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30 August 2011

Kevin Coyne - 'Case History' (Tapestry)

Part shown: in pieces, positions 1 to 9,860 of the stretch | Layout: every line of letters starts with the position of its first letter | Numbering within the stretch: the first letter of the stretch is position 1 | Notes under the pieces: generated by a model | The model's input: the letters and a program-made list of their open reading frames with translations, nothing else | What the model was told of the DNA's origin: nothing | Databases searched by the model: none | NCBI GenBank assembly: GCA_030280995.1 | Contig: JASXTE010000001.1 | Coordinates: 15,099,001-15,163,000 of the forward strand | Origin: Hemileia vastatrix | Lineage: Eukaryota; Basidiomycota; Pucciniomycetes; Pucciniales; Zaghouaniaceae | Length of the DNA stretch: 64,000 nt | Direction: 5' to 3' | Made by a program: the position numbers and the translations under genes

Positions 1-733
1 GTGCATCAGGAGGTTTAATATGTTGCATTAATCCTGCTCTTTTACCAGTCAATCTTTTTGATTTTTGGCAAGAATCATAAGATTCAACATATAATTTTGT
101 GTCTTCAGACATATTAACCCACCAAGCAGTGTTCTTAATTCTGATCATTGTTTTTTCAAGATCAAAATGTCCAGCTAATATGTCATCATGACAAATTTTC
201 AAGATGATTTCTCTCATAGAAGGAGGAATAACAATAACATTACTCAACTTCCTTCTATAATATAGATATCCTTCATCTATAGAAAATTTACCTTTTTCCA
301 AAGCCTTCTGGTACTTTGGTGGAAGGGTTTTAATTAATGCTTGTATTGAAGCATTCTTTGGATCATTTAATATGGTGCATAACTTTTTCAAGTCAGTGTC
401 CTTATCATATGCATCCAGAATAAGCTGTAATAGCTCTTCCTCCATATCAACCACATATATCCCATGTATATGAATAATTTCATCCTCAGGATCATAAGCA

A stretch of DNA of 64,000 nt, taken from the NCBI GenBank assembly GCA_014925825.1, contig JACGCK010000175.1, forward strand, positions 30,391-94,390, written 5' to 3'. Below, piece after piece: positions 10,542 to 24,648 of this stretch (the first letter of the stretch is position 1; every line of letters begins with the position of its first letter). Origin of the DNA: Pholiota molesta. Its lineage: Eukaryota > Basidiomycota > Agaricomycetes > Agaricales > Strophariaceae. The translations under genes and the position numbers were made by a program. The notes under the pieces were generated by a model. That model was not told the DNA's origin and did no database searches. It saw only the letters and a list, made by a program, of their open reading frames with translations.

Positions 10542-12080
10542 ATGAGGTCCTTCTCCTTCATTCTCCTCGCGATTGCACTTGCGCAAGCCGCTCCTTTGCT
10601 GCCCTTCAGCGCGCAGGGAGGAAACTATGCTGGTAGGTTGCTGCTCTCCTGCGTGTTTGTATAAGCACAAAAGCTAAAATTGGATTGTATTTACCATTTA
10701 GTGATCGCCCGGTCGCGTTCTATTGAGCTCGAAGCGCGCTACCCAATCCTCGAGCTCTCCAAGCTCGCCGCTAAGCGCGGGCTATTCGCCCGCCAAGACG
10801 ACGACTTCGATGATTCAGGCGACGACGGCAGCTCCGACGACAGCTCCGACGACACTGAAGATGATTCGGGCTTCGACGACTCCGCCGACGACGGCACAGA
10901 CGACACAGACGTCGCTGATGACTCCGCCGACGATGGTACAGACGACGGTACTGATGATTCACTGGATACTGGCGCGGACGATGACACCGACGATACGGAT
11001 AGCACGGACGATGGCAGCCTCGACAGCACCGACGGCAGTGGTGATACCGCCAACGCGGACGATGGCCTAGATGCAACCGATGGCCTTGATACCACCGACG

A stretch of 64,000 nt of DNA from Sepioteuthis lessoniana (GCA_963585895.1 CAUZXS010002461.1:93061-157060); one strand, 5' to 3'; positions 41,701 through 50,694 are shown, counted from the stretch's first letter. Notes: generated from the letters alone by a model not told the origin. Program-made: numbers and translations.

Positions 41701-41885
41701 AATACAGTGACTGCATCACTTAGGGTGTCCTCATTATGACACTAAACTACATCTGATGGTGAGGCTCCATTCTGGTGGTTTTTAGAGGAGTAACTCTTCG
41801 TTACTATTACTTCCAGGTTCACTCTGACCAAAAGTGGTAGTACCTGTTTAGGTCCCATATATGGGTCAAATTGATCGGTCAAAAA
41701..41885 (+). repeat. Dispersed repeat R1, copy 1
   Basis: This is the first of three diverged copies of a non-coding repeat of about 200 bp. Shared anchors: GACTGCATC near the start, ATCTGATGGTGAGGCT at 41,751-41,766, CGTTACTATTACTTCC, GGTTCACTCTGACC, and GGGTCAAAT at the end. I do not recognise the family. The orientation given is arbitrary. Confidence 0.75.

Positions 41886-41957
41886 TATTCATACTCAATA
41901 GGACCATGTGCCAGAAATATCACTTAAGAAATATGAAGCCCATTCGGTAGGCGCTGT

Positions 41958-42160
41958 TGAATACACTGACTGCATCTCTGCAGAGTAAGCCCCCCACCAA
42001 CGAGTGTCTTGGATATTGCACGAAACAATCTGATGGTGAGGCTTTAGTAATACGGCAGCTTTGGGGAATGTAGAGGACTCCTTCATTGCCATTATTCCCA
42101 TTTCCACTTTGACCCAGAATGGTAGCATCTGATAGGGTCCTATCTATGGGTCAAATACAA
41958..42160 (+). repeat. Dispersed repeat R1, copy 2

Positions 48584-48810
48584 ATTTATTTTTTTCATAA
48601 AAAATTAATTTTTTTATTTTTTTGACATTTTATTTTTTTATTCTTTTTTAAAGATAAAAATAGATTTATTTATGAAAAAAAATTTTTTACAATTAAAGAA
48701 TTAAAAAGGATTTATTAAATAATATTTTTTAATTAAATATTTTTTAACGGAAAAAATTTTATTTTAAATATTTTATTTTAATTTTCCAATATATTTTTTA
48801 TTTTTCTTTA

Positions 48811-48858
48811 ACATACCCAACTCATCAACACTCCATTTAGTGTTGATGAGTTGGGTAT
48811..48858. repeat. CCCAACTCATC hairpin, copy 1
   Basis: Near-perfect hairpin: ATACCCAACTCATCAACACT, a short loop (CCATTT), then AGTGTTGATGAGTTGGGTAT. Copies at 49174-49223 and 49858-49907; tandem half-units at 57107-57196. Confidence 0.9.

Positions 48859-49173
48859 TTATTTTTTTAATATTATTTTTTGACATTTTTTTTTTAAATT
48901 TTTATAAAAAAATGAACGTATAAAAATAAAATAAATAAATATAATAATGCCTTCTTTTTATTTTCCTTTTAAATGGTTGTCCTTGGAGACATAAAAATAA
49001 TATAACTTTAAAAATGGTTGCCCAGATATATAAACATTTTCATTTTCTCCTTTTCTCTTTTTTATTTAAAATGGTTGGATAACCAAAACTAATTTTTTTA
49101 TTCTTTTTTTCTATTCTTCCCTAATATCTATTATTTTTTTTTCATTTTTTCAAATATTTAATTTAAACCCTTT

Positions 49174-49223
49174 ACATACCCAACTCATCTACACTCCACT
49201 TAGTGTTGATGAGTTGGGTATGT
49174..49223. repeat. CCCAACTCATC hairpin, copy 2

The first Kevin Coyne record was repressed on thick 180g vinyl with good remastering and a really thick, solid cardboard sleeve - really, this thing could stop a bullet. I always wanted to hear this as I've loved most of Marjory Razorblade, particularly the acoustic/bluesy songs, which Case History consists almost entirely of. I wasn't disappointed - this is a great, intense trip, consisting of songs Coyne wrote while working in a mental institution. He has a great British bluesman voice, a bit Donald Duckish at times, but with just the right taste of pain. Some members of Siren turn up on a few tracks, most notably the great opener 'God Bless the Bride', where the extra guitars are a lovely complement. In all honesty, almost every one of these songs is about mental dissolution and despair, usually with an intense steel strum and repetition in the right way. 'Need Somebody' tackles age and loneliness in a quite prescient way for a 28 year old, and it foreshadows Coyne's own descent into depression later in his career. I saw him play around 2002 or so with the Mountain Stage band from that radio show as his backing group, because I think his son was in it. I didn't really know any of the songs he played except for 'Having a Party' which at that moment represented the true failure of rock and roll - the side we never hear about. He died soon after, and I'll always remember this pudgy guy in sandals bleating out this forgotten rock classic to a near-empty room in a Pittsburgh industrial park. But back to the other end of his career, all full of enthusiasm and promise. Case History is pretty fucking great. 'Araby' gets wispy and rambling, just like the somber 'White Horse'. Many of these songs, from a guitar-strumming POV, are simple-minded and repeititive, even trance-like. 'My Message to the People' feels far longer than it is, as does 'Mad Boy', making side two feel claustrophobic and nightmarish - which is exactly the intent. Though there's nothing musically experimental happening, it's pretty uncompromising. At it's most loopy it starts to resemble psychedelic blues, closer to Ed Askew than Country Joe. But it's the voice and the lyrics that drive through everything, and I ought to listen to this one much more often.

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